WRITING WITH SCOLIOSIS
by Aurelie Sheehan
This year I published my second novel, a story about a girl with scoliosis. History Lesson for Girls is not an autobiography, but the scoliosis aspect of the story is inspired by my own experience. I was diagnosed with a curvature of the spine when I was eleven, and wore the Milwaukee brace from then until I was thirteen.
Do people need to suffer to create? Of course not, and yet discovering I had scoliosis and wearing a brace most definitely had something to do with my becoming a writer. The day my parents and I came home from my first appointment with the orthopedic surgeon –the day I got an X-ray and saw my spine’s eerie tumble into an S-curve for the first time, and the doctor sent us marching off to the brace-maker’s to be fitted for a Milwaukee brace– was also the day I wrote my first poem.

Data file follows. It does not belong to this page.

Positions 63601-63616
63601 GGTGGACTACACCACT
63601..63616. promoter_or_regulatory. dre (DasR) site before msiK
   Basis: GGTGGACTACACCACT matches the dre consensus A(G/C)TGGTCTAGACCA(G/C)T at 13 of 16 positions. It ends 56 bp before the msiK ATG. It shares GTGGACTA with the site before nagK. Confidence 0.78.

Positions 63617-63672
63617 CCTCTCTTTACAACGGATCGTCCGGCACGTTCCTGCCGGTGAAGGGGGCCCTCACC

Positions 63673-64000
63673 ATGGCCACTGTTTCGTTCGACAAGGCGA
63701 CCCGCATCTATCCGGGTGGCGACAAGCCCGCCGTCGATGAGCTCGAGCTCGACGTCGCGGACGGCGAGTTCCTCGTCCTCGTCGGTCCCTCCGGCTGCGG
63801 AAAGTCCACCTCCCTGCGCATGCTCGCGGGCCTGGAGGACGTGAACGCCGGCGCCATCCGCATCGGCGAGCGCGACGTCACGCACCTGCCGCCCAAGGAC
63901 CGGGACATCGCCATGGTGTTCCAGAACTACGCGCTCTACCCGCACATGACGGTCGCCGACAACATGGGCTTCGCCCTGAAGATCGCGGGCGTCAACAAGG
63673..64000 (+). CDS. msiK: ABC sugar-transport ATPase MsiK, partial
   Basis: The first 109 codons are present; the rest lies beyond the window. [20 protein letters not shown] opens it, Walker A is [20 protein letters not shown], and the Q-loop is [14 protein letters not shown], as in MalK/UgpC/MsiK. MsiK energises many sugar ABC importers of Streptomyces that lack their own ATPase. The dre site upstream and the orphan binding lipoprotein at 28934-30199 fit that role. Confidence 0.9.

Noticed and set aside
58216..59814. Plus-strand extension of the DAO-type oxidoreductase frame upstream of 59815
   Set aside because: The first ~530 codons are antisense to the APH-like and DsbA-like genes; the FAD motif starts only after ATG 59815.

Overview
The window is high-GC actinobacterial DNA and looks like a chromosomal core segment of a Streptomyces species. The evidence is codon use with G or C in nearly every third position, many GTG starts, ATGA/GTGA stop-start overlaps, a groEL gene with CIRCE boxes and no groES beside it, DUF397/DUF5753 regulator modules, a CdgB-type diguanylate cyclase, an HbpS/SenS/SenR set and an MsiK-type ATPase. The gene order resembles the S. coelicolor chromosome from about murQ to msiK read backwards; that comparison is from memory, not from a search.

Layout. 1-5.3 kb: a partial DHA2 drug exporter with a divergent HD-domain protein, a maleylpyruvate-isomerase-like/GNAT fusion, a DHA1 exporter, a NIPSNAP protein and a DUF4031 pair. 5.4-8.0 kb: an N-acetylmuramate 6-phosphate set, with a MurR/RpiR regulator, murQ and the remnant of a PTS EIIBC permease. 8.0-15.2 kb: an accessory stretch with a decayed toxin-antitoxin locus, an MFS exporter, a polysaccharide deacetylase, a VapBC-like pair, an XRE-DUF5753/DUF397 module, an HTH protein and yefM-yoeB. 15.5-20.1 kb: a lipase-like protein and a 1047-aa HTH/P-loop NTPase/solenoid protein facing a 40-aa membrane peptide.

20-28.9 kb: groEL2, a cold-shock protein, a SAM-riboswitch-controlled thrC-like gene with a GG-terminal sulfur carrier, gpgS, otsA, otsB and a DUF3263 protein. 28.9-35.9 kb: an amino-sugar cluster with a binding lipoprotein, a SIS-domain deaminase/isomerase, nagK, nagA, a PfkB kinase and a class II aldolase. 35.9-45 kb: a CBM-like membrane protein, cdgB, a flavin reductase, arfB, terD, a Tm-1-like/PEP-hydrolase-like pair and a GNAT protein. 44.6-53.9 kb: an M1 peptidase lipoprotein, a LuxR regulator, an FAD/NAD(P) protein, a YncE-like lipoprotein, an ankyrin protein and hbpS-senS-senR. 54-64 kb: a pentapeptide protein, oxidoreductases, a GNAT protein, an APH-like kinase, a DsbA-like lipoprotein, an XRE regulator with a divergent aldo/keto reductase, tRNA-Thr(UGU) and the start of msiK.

It’s not that I hadn’t penned a few rhymes before. We’d learned about poetry in school, and both my parents were writers, so the concept of writing was always in the air, books were part of the household. But after that doctor’s appointment, contemplating a future that would involve wearing a brace twenty-three hours a day for what could amount to years, I walked upstairs to my room and closed the door. Like a zombie I got out a notebook and a pen and kneeled in front of my bed. Methodically, somberly, I wrote, trying to make sense of what was happening to me. It was the first time I wrote out of need.